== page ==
Every song has a story. That story is usually, "Hey, we wrote a song because we thought it would be cool." Rather than go into a long diatribe on the process of the "how and why" of each of these songs, we thought we'd just give an overview of how the album came to be, and what the general idea and concept was that motivated us in the first place. 

The band was initially conceived as an imaginary version of  Bractune's, Michaelandrew's, and Jeffry-Wynne's previous band as a way to write in a different style. They had become a bit tired of the tongue-in-cheek power-pop, but felt very tied to the band's roots - by picturing a different band with a name more suited t the style they were wanting to do, the writing became easier. Very soon they realized they would rather be doing this kind of music, and coincidentally had been working with a new vocalist who shared this vision.

At this point, things got very interesting for The Bitter Elegance, as a certain kind of songwriting alliance/battle was happening with Michaelandrew bringing in ideas that were very edgy, dissonant, and heavy, while Bractune was bringing in ideas that were sweetly melodic and introspective. At first, two camps kind of formed with Jeffry-Wynne leaning towards Bractune's approach while Merlot was squarely eye-to-eye with Michaelandrew.. The band did not fight this schizophrenic direction, and instead embraced the differences and even considered doing two separate albums, but one song would change that.





"Calling You Out" was originally written as a guitar-rock song (initially contributed by Bractune). One night, Jeffry-Wynne was working late in the studio, experimenting with drum sounds and patterns when he stumbled across something that when played behind the Calling You Out melody, completely changed the character of the sound. When he played it for the other 3 members, it became clear that not only was there no need for two separate projects, but that the edge of Mike with the sweetness of Bractune could coexist in a way that made the band more unique, and without compromise gave all four members a distinct voice in every song.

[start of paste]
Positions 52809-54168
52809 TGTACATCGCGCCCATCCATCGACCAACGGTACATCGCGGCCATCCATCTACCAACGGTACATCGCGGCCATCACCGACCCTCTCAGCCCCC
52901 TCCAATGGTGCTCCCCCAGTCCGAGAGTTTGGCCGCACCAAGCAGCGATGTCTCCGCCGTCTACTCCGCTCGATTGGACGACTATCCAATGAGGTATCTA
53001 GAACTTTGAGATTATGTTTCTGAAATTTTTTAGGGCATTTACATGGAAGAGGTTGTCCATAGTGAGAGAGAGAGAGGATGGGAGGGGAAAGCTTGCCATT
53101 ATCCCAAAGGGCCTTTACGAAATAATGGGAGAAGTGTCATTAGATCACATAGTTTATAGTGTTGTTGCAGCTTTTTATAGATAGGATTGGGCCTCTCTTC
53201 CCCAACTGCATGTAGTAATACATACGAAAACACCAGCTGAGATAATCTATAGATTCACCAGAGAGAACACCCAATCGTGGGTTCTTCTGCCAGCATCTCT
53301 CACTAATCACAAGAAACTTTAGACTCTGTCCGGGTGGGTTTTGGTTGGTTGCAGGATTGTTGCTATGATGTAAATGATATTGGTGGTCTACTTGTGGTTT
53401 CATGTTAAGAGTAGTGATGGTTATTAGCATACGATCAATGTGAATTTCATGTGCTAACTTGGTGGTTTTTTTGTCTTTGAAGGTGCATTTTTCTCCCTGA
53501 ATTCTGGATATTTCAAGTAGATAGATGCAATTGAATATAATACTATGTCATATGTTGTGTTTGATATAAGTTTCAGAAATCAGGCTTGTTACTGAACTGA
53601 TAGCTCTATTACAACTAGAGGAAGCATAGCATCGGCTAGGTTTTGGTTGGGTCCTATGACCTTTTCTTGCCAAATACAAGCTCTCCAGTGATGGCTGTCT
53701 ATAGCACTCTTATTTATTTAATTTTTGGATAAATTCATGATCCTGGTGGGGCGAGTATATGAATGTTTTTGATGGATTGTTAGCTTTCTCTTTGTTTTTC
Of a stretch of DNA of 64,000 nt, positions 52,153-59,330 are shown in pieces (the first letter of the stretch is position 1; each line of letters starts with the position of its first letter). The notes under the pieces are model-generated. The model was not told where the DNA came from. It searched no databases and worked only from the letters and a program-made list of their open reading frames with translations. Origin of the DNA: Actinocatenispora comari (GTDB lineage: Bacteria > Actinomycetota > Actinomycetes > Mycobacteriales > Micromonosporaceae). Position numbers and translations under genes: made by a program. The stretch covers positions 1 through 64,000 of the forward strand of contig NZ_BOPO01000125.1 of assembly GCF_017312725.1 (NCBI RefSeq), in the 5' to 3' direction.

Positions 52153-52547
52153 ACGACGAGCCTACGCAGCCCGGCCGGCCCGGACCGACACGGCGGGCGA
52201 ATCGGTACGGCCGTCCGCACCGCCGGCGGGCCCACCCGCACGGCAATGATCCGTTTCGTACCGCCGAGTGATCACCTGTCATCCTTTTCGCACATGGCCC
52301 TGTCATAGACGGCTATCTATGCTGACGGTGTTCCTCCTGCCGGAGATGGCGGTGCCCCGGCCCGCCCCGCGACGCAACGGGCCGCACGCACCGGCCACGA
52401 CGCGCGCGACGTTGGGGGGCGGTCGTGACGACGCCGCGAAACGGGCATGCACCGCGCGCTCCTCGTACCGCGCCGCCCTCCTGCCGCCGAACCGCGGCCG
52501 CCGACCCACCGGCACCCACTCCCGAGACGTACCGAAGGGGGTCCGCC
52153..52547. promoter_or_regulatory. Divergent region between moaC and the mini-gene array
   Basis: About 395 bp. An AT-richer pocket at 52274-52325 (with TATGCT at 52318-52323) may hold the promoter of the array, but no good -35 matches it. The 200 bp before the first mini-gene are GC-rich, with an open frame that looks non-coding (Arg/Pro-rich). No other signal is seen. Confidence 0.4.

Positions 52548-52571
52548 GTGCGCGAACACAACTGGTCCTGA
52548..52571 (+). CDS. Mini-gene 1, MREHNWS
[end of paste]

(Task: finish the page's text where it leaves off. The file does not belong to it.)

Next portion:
The album title came from a phrase that Jeffry-Wynne had said about the power of healing through changing one's living space. it seemed very appropriate for a collection of songs that were tied together through lyrics that focused on loss, heartbreak, and redemption. Within the track listing, there is a trilogy of songs that specifically focus on fragility; a conscious choice that was made when Bractune pointed out how well Merlot (who was always known as a full-voiced, rock singer) could present soft and broken in her vocals. The "Paper Trio" hits upon three very diverse events that are tied together by how seemingly easy major life changes can happen from what are very often very small events. In "(paper)boy", the object of the song has taken sensitivity to an extreme to where they have no resiliency for the daily battles of existence. "(paper)hearts" deals with the often tumultuous ties with parents - known and unknown, while "(paper)airplanes is about sudden change and how things can sometimes go truly RIGHT for us.

- Aaron Samual Powell

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Listen to the debut album

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  • 3:00
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  • 3:46
  • 2:23
  • 3:11
  • 3:26
  • 3:12
  • 3:41
  • 3:18
  • 1:26

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